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Biotest threatens exit from Greek pharma market

Comments from German pharma company over unpaid bills come days after elections in Greece

Greece flag

German pharma company Biotest has said it plans to stop shipping medicines to Greece next month because it is facing a growing number of unpaid bills, according to the company's chief financial officer Michael Ramroth.

In an interview with Boersen-Zeitung newspaper, Ramroth said that Biotest had warned the Greek ministry of health in April, 2012, that it would exit the market within three months if no payments were made on outstanding invoices.

At present Biotest has unpaid invoices of around €7m, which represent its entire business in Greece during 2011, he said.

Biotest is a fairly small player in the Greek market, but the warning has raised concerns that other drugmakers may follow its lead, leading to worsening medicine shortages in Greece and potentially other countries affected by the Eurozone financial crisis.

Last month, for example, Roche suspended sales of some drugs to Spain and Portugal after hospitals fell behind on payments, having already taken a similar decision in Greece last year.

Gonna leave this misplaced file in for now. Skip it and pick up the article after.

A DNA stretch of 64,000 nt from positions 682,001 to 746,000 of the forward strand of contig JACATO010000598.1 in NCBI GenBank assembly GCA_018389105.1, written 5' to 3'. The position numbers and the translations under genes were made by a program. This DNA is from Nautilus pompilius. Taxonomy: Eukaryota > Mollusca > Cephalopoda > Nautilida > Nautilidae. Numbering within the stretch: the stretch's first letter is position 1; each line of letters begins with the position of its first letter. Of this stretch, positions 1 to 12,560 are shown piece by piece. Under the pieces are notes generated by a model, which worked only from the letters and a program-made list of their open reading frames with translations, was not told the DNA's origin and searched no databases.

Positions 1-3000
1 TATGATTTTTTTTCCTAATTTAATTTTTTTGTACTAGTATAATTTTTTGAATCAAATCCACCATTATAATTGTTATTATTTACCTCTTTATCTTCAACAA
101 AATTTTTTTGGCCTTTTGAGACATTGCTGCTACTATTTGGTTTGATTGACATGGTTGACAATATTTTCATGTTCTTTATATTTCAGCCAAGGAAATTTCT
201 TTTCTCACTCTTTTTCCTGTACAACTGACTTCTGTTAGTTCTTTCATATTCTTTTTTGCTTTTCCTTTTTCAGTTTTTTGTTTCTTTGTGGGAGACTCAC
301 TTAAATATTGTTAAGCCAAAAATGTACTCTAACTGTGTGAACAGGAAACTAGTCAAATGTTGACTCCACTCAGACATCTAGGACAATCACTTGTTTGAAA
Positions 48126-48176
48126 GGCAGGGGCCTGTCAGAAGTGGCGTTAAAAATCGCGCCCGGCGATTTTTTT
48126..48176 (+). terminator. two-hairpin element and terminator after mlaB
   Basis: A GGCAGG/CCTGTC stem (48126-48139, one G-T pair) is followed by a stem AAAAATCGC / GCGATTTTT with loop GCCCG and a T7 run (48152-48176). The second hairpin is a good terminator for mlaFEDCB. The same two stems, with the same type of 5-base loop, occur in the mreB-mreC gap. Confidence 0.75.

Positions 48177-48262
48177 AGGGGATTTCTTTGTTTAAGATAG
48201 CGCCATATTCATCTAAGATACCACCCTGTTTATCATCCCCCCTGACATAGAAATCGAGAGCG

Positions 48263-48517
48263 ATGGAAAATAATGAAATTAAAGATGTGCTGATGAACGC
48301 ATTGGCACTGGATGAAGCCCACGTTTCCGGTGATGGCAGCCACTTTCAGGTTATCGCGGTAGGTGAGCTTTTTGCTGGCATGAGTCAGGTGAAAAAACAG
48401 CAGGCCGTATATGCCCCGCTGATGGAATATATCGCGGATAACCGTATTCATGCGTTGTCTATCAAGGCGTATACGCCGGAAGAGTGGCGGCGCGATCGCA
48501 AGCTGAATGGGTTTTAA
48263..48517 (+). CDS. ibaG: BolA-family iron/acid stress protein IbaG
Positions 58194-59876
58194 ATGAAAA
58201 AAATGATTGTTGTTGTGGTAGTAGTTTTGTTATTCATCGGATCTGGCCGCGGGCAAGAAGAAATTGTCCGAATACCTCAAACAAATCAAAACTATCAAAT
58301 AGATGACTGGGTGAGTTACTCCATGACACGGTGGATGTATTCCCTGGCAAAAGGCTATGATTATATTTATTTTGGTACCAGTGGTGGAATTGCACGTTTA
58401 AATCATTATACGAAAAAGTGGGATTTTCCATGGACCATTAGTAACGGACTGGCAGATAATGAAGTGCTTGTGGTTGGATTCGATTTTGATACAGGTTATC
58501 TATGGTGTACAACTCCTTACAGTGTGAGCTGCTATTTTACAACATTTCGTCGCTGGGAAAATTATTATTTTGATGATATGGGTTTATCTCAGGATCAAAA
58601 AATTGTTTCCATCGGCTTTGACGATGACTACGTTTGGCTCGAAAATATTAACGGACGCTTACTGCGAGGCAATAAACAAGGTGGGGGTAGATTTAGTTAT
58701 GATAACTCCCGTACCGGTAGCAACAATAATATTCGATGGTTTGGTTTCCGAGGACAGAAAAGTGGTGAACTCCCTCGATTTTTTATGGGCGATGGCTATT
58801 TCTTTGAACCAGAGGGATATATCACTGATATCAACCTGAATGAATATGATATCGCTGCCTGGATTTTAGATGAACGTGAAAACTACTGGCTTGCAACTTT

In addition, Eli Lilly complained in February that Spain and Italy were delaying payments, suggesting this could have a material impact on its 2012 financial results.

Earlier this year, the Hellenic Association of Pharmaceutical Companies said that rising levels of debt at Greek hospitals could lead to medicine shortages and drive some domestic pharma companies out of business.

At the time it said that state-run hospitals had run up debts of around €500m - equivalent to more than a year's worth of drug supply.

Several big pharma companies drew up an emergency plan last month in a bid to keep critical medicines flowing into the country, given that Greece is almost entirely reliant on imported drugs, according to Reuters.

Meanwhile, talks continue on the formation of a coalition in Greece in the wake of last weekend's election, with all eyes on the shape of the new government, and particularly its stance on the austerity measures demanded by the EU in return for its bailout of the country's economy.

Greece received €110bn in 2010 and €130bn in 2011 in international bailout funding, on the proviso that it implements sweeping reforms on wages, pensions, state spending, tax collection and labour laws and cuts its debt burden.

19th June 2012


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